Good morning!

Greetings in the name of Father, Son, and Holy Spirit.


Praying for you, your family, your community, and the rest of the world. Right now, the whole world is suffering because of the Coronavirus (COVID-19). Let’s pray together to God, Our Ever-Loving Father, His mercy and protection on all, and God’s healing on those who are infected by the Coronavirus. We all believe God’s grace and love rest on all who look upon Him every moment with faith in Him.


No longer shall your name be called Abram, but your name shall be Abraham, for I have made you the father of a multitude of nations. (Genesis 17:5)

To get Abraham, the new name, Abram walked with God throughout the ups and the downs and through the valleys and the mountain tops. Nothing was what he initially expected. He had a childlike faith, and he immediately followed God upon hearing God’s calling with the promise that nobody had ever heard before Abram. Bravely he took his wife, Sarah, and his nephew, Lot., and left his native land and relatives. Nobody dared to go with Abraham because nobody wanted to take the enormous risk that Abraham about to take with his family and his nephew.


Abraham’s faith is exemplary. Abraham obediently followed God. God loved Abraham, and Abraham, in turn, loved God. He replicated God’s love to his family and nephew. Sometimes his love cost him, which could not deter him. After all, there is no love without sacrifice.


Love does no wrong to a neighbor; therefore love is the fulfilling of the law. (Romans 13:10)


Neighbors are near or with us, not far away nor related at all. Thus, there are constant interactions with neighbors.  By the way, loving those near us is much more complicated than those far away. Those who are near often getting in under our skin. Yes, nobody said it is simple and easy to love neighbors. It is the reason why the Bible says “love neighbors.”


Jesus replied, “The most important commandment is this: ‘Listen, O Israel! The Lord our God is the one and only Lord. And you must love the Lord your God with all your heart, all your soul, all your mind, and all your strength.’ The second is equally important: ‘Love your neighbor as yourself.’ No other commandment is greater than these.” (Mark 12:29-31)


Abraham loved his nephew as if his child. However, as Abraham and Lot’s wealth increased, conflicts came. It was not the case when they had little wealth. One day, a big dispute broke out between the herdsmen of Abraham and Lot. It was so big that it fractured the relationship between Abraham and Lot. That night, Abraham could not sleep well and pray to God for God’s wisdom and guidance. Then Abraham got up early the following morning and came to Lot.  Abraham said to Lot,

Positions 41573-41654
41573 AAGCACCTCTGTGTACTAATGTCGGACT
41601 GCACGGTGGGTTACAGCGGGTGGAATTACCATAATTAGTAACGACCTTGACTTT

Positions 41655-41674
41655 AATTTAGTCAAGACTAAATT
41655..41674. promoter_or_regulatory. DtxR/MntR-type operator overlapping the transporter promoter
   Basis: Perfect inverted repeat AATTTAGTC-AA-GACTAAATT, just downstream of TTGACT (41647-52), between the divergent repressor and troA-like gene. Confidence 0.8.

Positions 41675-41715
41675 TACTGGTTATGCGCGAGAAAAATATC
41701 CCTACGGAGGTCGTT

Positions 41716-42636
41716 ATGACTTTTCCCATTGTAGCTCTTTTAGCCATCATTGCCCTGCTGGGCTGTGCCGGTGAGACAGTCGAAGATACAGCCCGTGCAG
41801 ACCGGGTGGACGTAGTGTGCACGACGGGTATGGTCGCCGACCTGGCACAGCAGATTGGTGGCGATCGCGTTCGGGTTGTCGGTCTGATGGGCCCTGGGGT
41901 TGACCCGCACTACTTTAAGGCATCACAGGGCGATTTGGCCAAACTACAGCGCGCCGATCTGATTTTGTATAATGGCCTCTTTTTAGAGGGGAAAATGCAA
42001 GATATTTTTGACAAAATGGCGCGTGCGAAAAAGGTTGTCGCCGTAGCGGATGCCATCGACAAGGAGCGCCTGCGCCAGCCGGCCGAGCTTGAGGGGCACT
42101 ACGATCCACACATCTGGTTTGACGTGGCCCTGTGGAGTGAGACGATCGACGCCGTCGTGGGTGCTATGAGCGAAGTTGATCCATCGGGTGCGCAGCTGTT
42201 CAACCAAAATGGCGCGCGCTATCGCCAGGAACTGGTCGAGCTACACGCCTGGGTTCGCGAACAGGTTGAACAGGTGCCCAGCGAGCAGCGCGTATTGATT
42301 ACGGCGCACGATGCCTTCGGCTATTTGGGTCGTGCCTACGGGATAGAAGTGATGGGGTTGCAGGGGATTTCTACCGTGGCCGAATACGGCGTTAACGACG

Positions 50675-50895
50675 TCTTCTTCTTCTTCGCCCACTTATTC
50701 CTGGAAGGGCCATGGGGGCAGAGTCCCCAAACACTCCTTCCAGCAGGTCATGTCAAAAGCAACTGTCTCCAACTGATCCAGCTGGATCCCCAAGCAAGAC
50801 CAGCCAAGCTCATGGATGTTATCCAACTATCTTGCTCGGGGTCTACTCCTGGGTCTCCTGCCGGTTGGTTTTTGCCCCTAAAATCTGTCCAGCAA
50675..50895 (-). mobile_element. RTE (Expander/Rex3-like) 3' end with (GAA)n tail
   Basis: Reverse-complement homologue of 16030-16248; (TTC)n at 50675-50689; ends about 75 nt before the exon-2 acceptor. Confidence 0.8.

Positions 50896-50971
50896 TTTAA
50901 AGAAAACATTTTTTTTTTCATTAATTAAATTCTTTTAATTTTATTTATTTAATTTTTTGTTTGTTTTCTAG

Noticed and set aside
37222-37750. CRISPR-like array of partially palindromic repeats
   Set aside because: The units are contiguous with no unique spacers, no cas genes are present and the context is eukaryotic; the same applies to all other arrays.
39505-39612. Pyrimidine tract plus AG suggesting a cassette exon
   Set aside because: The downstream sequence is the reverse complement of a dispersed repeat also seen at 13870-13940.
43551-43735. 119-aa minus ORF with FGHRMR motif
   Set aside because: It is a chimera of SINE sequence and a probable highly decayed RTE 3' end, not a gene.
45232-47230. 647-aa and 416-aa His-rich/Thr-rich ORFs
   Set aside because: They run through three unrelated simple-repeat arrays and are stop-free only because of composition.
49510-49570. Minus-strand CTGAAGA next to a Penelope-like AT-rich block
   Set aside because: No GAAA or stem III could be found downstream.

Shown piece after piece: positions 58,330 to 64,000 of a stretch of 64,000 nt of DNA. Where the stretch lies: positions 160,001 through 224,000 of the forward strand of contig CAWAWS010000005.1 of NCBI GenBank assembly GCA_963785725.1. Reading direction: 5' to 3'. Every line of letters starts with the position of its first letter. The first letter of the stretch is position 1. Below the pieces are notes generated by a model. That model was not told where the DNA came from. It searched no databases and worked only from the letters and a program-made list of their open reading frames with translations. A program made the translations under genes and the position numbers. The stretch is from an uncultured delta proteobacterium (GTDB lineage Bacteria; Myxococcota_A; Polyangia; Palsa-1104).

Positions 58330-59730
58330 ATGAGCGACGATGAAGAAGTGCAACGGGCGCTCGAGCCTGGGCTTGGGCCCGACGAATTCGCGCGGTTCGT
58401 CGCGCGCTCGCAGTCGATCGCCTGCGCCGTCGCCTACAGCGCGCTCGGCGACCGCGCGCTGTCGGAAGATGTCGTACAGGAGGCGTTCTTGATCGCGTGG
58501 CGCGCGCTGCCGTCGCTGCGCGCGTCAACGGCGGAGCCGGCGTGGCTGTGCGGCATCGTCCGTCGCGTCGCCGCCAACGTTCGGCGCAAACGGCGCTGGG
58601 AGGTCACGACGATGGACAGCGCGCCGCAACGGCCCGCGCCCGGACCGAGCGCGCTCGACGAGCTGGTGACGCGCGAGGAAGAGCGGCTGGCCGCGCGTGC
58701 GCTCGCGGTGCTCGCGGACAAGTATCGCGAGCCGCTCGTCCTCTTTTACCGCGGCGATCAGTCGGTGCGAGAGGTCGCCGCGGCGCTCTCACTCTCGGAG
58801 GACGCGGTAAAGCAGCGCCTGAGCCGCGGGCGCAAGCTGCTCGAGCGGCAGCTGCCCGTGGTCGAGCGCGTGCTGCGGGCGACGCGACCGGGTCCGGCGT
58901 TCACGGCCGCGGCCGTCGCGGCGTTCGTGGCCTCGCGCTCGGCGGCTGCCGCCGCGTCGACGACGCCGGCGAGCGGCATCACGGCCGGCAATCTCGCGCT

“Let’s not allow this conflict to come between us or our herdsmen. After all, we are close relatives! The whole countryside is open to you. Take your choice of any section of the land you want, and we will separate. If you want the land to the left, then I’ll take the land on the right. If you prefer the land on the right, then I’ll go to the left.” (Genesis 13:8b-9)


Abraham lovingly gave all that Lot wanted. Indeed, what Lot had practically belonged to Abraham. Even so, Abraham gave all that Lot regarded as he owned. Then Abraham let Lot choose the land before them. Although Abraham had all the right to make a selection for himself first, he didn’t. He so loved his nephew, Lot, and Abraham gave the best by offering a right to choose the land before both Abraham and Lot.


When the big dispute broke out, Abraham could have blamed Lot while asking why Lot did not take care of Lot’s herdsmen so that there was enough space between Lot’s herdsmen and Abraham’s herdsmen to avoid such a big dispute. And then, Abraham could have demanded a plan to path forward, not to repeat another big conflict in the future. But Abraham didn’t. Instead, Abraham loved Lot and gave the best. Abraham’s love was bigger than the troublesome Lot’s herdsmen and Lot’s greed.


Then Lot took a long look at the fertile plains of the Jordan Valley in the direction of Zoar. The whole area was well watered everywhere, like God’s garden or the beautiful land of Egypt. (This was before God destroyed Sodom and Gomorrah.) Lot chose for himself the whole Jordan Valley to the east of them. He went there with his flocks and servants and parted company with his uncle Abraham. 


Lot was leaving Abraham, and Abraham could not take off his eyes on Lot getting smaller and smaller as Lot was leaving away from him.  God also gracefully watched what was happening — what Abraham had been doing to Lot, and what Lot was doing.  


Lot moved his tents to a place near Sodom and settled among the cities of the plain. But the people of this area were extremely wicked and constantly sinned against God.


Abraham settled in the land of Canaan. Abraham believed God and relied on Him rather than the fertile land, which was favorable to his sheep and herdsmen. What he got was not so good as what Lot had. However, Abraham contented because Abraham gave the best to Lot in his love. Yes, Abraham’s love cost a lot in this world, and God saw it.